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ARS Home » Plains Area » Bushland, Texas » Conservation and Production Research Laboratory » Soil and Water Management Research » Research » Publications at this Location » Publication #382765

Research Project: Precipitation and Irrigation Management to Optimize Profits from Crop Production

Location: Soil and Water Management Research

Title: A 2020 vision of subsurface drip irrigation in the USA

item LAMM, FREDDIE - Kansas State University
item Colaizzi, Paul
item Sorensen, Ronald - Ron
item BORDOVSKY, JAMES - Retired Non ARS Employee
item DOUGHERTY, MARK - Auburn University
item BALKCOM, KRIS - Alabama Cooperative Extension Service
item ZACCARIA, DANIELLE - University Of California, Davis
item BALI, KHALED - University Of California
item RUDNICK, DARAN - University Of Nebraska
item PETERS, TROY - Washington State University

Submitted to: Transactions of the ASABE
Publication Type: Review Article
Publication Acceptance Date: 5/4/2021
Publication Date: 8/23/2021
Citation: Lamm, F., Colaizzi, P.D., Sorensen, R.B., Bordovsky, J.P., Dougherty, M., Balkcom, K., Zaccaria, D., Bali, K.M., Rudnick, D., Peters, T. 2021. A 2020 vision of subsurface drip irrigation in the USA. Transactions of the ASABE. 64(4):1319-1343.

Interpretive Summary: A growing global population creates the need for increased food and fiber production. Irrigation is one means of increasing crop yields; however, supplies of fresh water are dwindling and the demand for non-agricultural uses is increasing. Subsurface drip irrigation is an advanced irrigation technology that has been shown to conserve water and still maintain or increase crop yields compared with more traditional irrigation methods. However, best management practices need further development. Therefore, scientists and engineers at USDA-ARS, Kansas State University, Texas A&M AgriLife Research, Auburn University, University of California, University of Nebraska, and Washington State University reviewed and summarized research in subsurface drip irrigation from 2010 to 2020 in the USA. The review identified four major barriers to adopting subsurface drip irrigation, including greater capital cost compared with sprinkler systems, management and maintenance protocols that are new and unfamiliar to US farmers, water application to the soil not being visible (indicating whether or not crops are receiving water), and damage to buried drip laterals by burrowing animals. The review made recommendations for future research in addressing these barriers to adoption. The research findings will help more US farmers adopt subsurface drip irrigation and result in more efficient use of water to produce crops.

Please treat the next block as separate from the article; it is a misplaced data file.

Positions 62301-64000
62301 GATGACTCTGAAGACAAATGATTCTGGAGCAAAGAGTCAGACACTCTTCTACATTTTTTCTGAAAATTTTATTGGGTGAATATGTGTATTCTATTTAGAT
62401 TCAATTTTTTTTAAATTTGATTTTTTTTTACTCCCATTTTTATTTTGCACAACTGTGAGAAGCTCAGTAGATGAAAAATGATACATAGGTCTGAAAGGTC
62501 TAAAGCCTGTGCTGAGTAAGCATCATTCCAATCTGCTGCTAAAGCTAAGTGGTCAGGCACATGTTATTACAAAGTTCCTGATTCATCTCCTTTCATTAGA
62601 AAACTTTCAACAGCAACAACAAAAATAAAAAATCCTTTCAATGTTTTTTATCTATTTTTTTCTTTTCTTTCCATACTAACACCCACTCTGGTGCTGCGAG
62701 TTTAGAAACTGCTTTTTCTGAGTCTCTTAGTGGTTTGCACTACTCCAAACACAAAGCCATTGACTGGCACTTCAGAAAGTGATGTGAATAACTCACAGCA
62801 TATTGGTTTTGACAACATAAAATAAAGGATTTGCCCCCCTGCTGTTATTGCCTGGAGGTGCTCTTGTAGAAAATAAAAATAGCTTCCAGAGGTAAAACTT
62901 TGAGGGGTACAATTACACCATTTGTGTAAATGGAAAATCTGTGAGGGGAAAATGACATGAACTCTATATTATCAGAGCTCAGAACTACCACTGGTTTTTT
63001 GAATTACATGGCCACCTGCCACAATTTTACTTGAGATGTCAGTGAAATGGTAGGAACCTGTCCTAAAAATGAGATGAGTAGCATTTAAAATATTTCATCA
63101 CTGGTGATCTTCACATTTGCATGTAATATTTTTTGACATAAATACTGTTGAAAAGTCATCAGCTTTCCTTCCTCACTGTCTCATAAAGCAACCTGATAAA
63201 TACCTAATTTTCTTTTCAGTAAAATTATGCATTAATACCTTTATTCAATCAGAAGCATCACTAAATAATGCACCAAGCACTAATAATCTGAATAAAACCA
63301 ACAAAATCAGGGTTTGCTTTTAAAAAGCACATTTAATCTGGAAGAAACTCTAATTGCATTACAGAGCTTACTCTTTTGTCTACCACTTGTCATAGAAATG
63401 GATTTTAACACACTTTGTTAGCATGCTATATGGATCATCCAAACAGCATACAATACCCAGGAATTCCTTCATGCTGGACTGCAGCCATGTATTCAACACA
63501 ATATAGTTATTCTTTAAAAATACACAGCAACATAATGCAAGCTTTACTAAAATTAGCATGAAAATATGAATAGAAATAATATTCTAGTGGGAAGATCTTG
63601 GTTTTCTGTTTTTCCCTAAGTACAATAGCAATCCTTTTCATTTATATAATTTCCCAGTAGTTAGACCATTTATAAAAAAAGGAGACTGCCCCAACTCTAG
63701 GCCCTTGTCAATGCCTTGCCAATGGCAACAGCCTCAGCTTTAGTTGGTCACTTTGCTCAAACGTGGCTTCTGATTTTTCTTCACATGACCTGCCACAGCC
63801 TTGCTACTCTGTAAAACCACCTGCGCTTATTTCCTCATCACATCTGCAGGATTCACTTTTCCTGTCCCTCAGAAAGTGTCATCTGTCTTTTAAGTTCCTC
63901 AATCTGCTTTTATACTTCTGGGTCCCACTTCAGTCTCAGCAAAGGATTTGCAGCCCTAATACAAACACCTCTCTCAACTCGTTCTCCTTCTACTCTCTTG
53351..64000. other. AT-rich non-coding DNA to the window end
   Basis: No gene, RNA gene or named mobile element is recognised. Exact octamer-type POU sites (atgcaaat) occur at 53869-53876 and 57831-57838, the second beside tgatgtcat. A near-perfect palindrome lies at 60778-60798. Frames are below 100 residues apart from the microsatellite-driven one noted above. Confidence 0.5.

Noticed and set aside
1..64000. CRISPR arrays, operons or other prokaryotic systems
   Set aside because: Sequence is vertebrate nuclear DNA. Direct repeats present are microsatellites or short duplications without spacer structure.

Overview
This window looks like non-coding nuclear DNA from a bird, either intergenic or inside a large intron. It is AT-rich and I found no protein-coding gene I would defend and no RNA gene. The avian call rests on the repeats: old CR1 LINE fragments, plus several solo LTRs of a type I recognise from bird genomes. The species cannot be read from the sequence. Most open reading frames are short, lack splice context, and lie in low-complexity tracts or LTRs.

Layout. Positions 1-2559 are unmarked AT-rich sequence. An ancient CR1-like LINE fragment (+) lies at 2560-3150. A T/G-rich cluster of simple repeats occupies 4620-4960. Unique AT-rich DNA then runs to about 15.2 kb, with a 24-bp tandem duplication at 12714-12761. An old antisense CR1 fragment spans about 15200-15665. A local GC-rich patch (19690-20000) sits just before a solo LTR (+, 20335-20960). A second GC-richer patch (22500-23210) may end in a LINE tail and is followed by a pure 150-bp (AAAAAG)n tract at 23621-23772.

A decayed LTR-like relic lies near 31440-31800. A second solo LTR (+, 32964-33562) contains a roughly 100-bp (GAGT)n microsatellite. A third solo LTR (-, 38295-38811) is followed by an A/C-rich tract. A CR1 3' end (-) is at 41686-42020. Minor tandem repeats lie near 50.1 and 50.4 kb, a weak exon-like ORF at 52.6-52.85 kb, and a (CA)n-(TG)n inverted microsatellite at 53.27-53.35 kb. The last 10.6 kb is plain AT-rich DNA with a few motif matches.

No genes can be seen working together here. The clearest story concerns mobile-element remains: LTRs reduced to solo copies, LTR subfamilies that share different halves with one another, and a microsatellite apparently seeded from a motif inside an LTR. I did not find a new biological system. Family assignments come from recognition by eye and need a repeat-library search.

Technical Abstract: Subsurface drip irrigation (SDI) offers several advantages over alternative irrigation systems when it is designed and installed correctly and when best management practices are adopted. These advantages include the ability to apply water and nutrients directly and efficiently within the crop rootzone. Disadvantages in commercial agriculture relative to alternative systems include greater capital cost per unit land area (except for small land parcels), unfamiliar management and maintenance protocols, water application not being visible, and the susceptibility to system damage of the subsurface driplines. Despite these disadvantages, subsurface drip irrigation continues to be adopted in commercial agriculture in the USA and research efforts to evaluate and develop the topic continue as well. This paper summarizes recent progress of research (2010 to 2020) and the status of commercial adoption of subsurface drip irrigation along with a discussion of current challenges and opportunities.